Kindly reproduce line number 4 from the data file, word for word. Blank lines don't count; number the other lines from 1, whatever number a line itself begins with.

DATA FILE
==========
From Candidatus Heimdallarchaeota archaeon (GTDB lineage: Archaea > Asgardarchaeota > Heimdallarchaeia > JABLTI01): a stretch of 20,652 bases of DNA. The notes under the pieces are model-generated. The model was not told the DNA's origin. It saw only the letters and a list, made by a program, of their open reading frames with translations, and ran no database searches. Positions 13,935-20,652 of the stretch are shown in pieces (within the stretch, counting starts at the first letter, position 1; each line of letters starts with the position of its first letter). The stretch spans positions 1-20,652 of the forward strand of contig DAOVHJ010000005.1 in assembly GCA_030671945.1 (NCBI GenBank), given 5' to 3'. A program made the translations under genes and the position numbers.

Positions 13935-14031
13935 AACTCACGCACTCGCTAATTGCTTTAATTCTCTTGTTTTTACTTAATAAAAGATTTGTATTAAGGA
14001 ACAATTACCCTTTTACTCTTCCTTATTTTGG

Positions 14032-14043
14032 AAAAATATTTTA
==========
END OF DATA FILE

14001 ACAATTACCCTTTTACTCTTCCTTATTTTGG